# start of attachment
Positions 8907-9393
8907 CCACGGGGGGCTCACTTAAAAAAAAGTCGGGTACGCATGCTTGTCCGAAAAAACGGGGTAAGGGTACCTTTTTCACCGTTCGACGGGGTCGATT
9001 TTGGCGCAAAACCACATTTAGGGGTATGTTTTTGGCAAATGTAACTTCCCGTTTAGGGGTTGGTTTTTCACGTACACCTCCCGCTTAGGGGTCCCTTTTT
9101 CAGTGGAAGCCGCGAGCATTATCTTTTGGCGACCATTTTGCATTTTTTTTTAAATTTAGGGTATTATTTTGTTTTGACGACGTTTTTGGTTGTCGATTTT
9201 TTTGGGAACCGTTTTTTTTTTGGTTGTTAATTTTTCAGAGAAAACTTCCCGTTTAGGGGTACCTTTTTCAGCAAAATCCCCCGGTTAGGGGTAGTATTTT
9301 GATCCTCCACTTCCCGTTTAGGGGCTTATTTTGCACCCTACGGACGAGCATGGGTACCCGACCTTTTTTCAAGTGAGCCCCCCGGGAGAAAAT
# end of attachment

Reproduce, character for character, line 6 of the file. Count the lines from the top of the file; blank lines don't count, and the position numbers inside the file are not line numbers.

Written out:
9301 GATCCTCCACTTCCCGTTTAGGGGCTTATTTTGCACCCTACGGACGAGCATGGGTACCCGACCTTTTTTCAAGTGAGCCCCCCGGGAGAAAAT